CANCER patients are amongst those worst hit by the ongoing welfare cuts, Strangford MP Jim Shannon has told the government.
Mr Shannon told MPs at Westminster that the appeals system for Employment and Support Allowance (ESA) and and Disability Living Allowance (DLA) were cutting off support to people enduring unbearable hardships.
He referred to one local man who has only one leg, who has severe diabetes and Crohn's disease who has been refused DLA, as well as people with serious mental illnesses who are unable to work.
As far as ESA is concerned, he referred to one constituent who had just undergone 30 sessions of radiotherapy, and 15 of chemotherapy. "Since the treatment he has been unable to put the weight back on and has no appetite, leaving him at a tiny 8 stone in weight. He is lethargic and tired and severely underweight and yet this is not taken into account with the standard ESA tests and therefore despite the fact he is recovering from cancer and in no fit state for work, his application was turned down," fumed the MP.
Mindful of the current economic climate and the need for savings to be made, Mr Shannon stressed "common sense" would allow a cancer sufferer in recovery was "entitled to a little help as they physically could not work"0.
"It is little wonder that MacMillan Cancer have said that 40% of cancer survivors in Northern Ireland say that not all of their health and social care needs are met and that cancer sufferers have ill health for years after."
Mr Shannon was also concerned that people with sight problems were being excluded from ESA since April 2011 despite the government accepting the recommendations of an independent review last year to improve the assessment process (the Work Capability Assessment or WCA).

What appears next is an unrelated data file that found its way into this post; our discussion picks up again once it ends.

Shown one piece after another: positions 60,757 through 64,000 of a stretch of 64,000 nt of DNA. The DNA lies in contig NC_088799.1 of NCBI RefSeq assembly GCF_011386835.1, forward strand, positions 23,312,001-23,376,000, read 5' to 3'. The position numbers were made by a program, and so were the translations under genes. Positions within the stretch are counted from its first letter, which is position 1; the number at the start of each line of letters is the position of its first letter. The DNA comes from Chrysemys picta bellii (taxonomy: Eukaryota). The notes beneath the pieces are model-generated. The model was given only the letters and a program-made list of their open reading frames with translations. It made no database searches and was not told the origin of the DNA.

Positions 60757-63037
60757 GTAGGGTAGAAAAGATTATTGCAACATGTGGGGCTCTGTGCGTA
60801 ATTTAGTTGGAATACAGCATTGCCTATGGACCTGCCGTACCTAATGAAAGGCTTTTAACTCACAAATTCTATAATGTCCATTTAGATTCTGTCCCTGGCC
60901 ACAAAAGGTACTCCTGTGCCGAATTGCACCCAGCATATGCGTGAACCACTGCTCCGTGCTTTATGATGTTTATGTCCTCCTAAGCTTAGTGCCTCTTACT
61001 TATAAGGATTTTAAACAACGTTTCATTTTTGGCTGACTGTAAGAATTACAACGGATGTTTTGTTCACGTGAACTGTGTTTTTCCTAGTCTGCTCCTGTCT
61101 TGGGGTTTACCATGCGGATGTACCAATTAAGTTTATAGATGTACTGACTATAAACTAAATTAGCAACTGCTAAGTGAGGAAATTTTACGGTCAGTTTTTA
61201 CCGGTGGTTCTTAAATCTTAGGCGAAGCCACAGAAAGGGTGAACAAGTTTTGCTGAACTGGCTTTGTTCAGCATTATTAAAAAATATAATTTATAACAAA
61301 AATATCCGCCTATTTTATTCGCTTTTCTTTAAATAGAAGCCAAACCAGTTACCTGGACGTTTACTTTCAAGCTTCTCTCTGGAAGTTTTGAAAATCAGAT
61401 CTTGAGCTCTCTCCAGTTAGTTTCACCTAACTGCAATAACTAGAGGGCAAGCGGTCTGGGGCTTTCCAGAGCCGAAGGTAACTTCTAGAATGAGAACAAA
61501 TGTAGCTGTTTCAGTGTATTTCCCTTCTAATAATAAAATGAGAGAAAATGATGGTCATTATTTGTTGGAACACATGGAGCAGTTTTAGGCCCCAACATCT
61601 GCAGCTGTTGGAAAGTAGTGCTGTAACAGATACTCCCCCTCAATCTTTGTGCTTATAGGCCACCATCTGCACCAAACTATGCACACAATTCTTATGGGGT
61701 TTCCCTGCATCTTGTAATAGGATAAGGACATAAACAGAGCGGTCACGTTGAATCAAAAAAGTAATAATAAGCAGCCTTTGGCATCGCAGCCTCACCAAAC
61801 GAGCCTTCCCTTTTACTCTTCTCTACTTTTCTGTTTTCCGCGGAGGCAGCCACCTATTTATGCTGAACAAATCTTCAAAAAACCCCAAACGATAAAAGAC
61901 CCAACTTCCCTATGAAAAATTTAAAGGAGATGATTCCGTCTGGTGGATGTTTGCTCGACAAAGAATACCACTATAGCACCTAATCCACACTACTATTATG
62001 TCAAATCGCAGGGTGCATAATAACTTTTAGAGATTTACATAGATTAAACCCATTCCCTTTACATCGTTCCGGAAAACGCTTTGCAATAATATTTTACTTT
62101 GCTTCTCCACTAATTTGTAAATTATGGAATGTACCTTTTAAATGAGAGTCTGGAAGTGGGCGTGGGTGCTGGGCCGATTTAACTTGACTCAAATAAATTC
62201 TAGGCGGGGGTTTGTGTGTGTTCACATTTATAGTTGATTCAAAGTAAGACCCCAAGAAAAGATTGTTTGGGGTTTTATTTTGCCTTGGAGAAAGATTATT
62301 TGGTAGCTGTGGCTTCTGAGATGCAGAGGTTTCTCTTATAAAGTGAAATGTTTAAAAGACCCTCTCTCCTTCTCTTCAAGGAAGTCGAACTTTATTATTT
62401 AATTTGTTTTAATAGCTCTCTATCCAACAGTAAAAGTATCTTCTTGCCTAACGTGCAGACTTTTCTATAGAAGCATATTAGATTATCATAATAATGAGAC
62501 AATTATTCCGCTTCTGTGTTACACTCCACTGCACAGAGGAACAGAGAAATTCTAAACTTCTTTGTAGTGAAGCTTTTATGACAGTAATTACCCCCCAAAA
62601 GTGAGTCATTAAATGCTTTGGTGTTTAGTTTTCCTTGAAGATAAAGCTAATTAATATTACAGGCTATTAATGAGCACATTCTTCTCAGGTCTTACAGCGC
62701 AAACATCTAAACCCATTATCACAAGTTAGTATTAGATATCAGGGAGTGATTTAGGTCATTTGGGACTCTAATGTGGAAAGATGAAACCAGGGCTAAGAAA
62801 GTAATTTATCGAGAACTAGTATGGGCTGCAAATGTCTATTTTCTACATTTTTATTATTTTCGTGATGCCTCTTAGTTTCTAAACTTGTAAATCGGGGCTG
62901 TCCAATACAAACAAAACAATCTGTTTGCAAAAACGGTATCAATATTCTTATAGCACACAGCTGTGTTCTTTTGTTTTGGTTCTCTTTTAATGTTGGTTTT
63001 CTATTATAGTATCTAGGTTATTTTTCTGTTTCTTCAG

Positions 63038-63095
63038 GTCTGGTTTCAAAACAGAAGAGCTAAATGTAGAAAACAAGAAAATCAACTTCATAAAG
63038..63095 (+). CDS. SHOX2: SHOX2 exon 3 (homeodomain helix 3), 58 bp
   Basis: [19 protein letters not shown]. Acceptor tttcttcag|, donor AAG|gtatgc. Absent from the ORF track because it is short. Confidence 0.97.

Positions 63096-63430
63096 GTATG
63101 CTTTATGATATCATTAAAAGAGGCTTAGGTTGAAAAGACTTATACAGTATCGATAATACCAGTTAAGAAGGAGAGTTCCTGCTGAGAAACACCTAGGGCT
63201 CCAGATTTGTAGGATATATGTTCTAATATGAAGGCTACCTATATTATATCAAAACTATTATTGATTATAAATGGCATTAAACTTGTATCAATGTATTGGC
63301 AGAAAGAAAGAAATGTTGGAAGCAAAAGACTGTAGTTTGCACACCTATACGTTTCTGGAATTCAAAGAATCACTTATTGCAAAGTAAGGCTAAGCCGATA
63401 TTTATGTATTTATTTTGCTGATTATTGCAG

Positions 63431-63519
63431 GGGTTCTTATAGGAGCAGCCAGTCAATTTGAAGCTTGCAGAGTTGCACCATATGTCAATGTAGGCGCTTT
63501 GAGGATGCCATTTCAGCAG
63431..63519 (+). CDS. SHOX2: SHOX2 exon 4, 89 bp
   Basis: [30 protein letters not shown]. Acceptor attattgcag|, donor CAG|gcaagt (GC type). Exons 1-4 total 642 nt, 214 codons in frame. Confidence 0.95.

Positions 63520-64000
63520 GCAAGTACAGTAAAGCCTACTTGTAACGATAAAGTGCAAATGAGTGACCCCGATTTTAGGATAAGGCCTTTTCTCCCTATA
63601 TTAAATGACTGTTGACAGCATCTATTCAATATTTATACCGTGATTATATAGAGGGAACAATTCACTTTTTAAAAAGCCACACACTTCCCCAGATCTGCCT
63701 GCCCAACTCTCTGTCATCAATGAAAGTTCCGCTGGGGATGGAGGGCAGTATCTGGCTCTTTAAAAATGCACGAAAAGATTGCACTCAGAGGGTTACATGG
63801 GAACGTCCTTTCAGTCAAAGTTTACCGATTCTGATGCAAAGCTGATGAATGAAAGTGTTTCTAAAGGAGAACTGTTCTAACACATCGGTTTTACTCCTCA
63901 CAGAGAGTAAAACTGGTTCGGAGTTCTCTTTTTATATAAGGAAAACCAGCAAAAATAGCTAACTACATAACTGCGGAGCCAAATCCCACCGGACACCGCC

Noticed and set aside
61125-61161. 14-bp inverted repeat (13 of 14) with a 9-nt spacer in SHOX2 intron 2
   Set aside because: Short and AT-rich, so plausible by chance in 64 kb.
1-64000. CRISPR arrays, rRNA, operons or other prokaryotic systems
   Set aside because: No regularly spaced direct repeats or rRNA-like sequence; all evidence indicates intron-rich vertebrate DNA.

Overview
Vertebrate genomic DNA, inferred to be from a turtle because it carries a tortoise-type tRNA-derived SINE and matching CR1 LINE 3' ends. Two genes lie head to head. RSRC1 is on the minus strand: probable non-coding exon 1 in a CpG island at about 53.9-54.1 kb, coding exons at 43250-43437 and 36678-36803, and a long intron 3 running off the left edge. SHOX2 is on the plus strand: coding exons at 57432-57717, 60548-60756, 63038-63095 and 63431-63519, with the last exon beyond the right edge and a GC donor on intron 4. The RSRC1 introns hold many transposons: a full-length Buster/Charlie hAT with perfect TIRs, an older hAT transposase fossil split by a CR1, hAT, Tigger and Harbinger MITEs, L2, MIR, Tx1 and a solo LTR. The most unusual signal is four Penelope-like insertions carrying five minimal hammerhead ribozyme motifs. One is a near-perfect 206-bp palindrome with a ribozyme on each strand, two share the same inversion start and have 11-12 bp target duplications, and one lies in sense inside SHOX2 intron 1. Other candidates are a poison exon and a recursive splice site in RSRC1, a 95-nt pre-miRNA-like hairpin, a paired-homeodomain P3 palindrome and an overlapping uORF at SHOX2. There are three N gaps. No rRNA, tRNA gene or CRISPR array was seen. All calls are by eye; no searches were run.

"Changes to the assessment criteria fail to recognise the barriers blind and partially sighted people face in relation to work," he said.
Moving on to Disability Living Allowance, Mr Shannon said his office was "inundated" with appeals against decisions due to the guidelines in place. "I watch people struggle into my office, those who can barely walk, those who are suffering with Cancer and those who have not got the quality of life that the rest of us take for granted, seeking help filling in forms which are "complex and difficult and somewhat tricky".
"I once fought a DLA appeal for a man who had one leg, suffered from diabetes to such an extent that he actually had to wake up during the night to inject himself. He also suffered from Crohns disease and often soiled himself before he could get his crutches and make his way to the toilet during the night and yet the DLA decision makers said he did not need help?
"This is crazy and this must be addressed," he demanded.
He said he and his staff feared for the lives of some of their callers, including one woman who "comes into my office screaming in frustration that she will end her life as she is so stressed out with the forms and has no reason to live and can't eat."
He said his staff were always left very distressed by the women's plight, and criticised a "system that will not take into account the state of this lady's mental health.".
He said he believed the woman's mental health precluded her from ever finding employment.
"By trailing her through appeal after appeal there is a real possibility that one of these days the girls in my office will ring on her to check and there will be no answer.
Accepting the government was right to stop payments to those not entitled, he concluded: "The ball is in the court of this government - what will history record that you have done with your vulnerable and needy?"